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May 8th, 2011:

Victoria Duntemann and Lady Julian

VictoriaDrumMajoretteCropped1940.pngToday is Mother’s Day, and I celebrate it in eternal memory of Victoria Albina Pryes Duntemann 1924-2000. But today is also something else: May 8, the feast day of Lady Julian of Norwich, denied sainthood by the Roman Catholic Church for daring to suggest that God would triumph over Hell. Lady Julian is my personal patron saint, and I have declared her the Patron Saint of Gonzo Optimism: All manner of thing will be well. All. No exceptions. It don’t get much more gonzo than that.

Lady Julian was very careful of what she said, and had to be, lest she be burnt at the stake by her mass-murdering psychopath of a bishop, Henry Despenser, who ordered the Lollard Pits to be dug near Norwich and then gleefully filled them. The message of Lady Julian’s visions, which she hid well and could barely believe herself, was as simple as it was audacious: God will not settle for anything less than the salvation of everyone and everything.

It’s one of those painful ironies that I heard of Lady Julian only a couple of years before my mother’s death. Victoria Duntemann’s religion was an insane Polish peasant amplification of the fringes of Triumphal Catholicism, and basically consisted of Hell plus debris. That said, she took it only a little farther than the grim priests of my childhood parish, who gripped Hell to their hearts like an infernal teddy bear. Whether they understood it that way or not (and I think some did) they defined Catholicism as what you had to do to stay out of Hell, which ultimately cooked down to obeying them without question and having as little to do with sex as possible. My mother and countless other goodhearted and sensitive people swallowed this blasphemy whole, and in far too many cases (my mother’s included) it crushed all hope from them.

Hell haunted my mother her entire life. I was at her bedside when she died, and I am convinced that she died of despair, fearing that sins either wholly imagined or minor and long forgiven would land her in unending torment. (Right: She who was a nurse all her life, comforting countless people and tending to both of her parents and later her husband in their final years, and giving ceaselessly of her time and money to the church that had taken such pains to terrify her–Hell-fodder, of course.) Managing my consequent anger has become one of the great challenges of my life.

Hell has got to go. It no longer frightens the evil, and causes only suffering among the good. It is an emblem of either a sadistic or a defeated God. Do we have the guts to imagine a better God, one who will out-stubborn the worst of us and bring the whole shebang back into divine wholeness before the curtain falls?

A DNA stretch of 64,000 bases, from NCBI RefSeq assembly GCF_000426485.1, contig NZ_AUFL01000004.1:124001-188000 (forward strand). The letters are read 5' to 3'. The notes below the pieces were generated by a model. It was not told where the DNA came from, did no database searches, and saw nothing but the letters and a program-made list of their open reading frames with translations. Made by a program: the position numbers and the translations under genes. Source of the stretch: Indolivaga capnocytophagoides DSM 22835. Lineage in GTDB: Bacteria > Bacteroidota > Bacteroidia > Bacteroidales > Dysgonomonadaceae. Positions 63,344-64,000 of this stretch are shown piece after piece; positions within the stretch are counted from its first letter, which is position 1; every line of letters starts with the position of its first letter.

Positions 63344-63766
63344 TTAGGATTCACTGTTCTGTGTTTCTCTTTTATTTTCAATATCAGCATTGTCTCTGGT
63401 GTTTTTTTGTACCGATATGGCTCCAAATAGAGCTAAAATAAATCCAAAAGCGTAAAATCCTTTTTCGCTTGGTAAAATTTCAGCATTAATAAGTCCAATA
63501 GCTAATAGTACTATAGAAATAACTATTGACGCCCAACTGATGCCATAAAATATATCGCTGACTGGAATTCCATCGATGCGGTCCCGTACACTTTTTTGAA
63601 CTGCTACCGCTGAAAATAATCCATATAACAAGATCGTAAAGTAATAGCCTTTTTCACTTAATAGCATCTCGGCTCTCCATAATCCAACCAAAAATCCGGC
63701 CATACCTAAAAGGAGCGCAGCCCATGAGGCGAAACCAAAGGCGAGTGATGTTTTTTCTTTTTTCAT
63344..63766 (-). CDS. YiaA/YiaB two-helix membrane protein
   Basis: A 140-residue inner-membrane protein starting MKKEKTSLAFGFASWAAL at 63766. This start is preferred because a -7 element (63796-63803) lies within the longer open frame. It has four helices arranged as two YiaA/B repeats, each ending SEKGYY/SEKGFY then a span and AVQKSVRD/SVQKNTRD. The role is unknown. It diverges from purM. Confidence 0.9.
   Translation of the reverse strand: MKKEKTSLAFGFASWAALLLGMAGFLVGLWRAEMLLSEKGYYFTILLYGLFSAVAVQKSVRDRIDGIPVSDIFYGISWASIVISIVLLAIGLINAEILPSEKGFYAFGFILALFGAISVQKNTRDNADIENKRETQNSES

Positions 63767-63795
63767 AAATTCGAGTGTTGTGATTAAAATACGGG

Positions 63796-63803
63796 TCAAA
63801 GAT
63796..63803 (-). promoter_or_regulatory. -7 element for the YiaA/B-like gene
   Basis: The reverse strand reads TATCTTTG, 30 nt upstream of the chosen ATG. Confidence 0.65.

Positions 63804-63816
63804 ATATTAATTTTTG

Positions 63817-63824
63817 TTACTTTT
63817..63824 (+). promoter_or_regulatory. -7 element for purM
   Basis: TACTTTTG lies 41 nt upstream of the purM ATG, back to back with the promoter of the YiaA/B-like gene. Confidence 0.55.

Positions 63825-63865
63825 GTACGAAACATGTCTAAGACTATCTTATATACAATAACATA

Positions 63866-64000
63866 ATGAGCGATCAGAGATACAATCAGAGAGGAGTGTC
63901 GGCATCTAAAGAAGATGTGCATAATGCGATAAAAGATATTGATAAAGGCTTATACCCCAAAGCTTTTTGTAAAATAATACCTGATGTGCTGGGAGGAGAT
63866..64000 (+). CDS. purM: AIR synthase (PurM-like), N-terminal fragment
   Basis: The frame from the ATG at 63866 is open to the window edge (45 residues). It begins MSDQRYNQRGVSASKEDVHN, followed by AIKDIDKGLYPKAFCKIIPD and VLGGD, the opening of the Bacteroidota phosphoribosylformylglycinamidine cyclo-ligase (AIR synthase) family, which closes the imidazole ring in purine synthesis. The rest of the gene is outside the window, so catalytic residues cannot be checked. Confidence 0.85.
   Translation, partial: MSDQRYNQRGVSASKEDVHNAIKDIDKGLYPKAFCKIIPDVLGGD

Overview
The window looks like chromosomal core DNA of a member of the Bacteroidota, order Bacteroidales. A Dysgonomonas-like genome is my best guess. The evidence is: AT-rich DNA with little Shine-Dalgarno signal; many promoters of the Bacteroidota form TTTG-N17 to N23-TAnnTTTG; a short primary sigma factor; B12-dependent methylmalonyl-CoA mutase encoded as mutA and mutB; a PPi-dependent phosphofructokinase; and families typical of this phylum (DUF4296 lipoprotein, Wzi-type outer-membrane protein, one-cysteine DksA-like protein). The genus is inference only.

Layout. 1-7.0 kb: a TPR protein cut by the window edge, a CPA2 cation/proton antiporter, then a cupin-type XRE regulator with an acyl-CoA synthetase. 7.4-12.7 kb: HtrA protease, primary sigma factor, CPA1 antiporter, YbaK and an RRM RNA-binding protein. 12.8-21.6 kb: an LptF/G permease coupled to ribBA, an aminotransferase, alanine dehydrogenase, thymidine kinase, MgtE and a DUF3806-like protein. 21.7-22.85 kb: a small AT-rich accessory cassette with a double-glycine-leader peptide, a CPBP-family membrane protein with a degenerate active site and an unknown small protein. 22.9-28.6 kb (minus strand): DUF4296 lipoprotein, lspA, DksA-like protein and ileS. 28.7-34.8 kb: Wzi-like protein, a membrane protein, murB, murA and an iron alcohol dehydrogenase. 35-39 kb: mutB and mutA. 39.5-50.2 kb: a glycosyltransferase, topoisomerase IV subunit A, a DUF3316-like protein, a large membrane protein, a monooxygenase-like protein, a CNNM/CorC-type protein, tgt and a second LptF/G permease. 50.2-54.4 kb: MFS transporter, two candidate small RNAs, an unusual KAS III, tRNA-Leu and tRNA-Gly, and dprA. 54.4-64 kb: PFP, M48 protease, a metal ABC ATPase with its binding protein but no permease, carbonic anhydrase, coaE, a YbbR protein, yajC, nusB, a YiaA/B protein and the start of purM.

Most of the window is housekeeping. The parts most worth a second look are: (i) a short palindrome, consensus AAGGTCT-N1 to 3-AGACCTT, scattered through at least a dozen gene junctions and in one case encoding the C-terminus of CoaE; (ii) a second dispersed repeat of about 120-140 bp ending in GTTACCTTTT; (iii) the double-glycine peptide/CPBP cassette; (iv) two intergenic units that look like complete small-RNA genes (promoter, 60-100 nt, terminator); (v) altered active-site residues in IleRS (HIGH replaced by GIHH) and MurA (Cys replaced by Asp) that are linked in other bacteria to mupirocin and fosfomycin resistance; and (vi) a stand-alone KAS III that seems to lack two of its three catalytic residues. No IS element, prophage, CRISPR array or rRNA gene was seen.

LadyJulianCat.pngAlready done: “And so our good Lord answered to all the questions and doubts which I could raise, saying most comfortingly: I may make all things well, and I can make all things well, and I shall make all things well, and I will make all things well; and you will see yourself that every kind of thing will be well.” Julian of Norwich, Showings, Chapter XXXI.

I may. I can. I shall. I will. What does He have to do, hit us over the head with a #7 frying pan?

I’m convinced. Given a few more years, I might have persuaded my mother. She understood me poorly, but she listened to me, and she took me seriously, as all good mothers must of the children they bring into the world. I built telescopes on her front lawn, and she was always willing to give me a dollar for one more damned pipe fitting to twist into the declination axis. She read and approved of “Our Lady of the Endless Sky,” which was my first published story, written in some respects for her. She didn’t read the pile of my computer books that she kept in a corner of the livingroom, but I think they got the message across that her only son was neither crazy nor stupid. Perhaps more significant than any of that, I think she saw something of herself in me, and recognized the ache for God that she herself felt and had tried to instill in her children. She was ready to hear me out long before I knew enough to begin speaking, but I didn’t begin speaking until she could no longer listen.

I managed to avoid the trap she fell into, and maybe that’s triumph enough. Mothers want the best for their children, and what I got was what she should have had: a religion that celebrates the fundamental goodness of all creation, and the inescapable love of God. She knows the truth now. Could Lady Julian have told her? (Better late than never!)

If not, then what are patron saints for?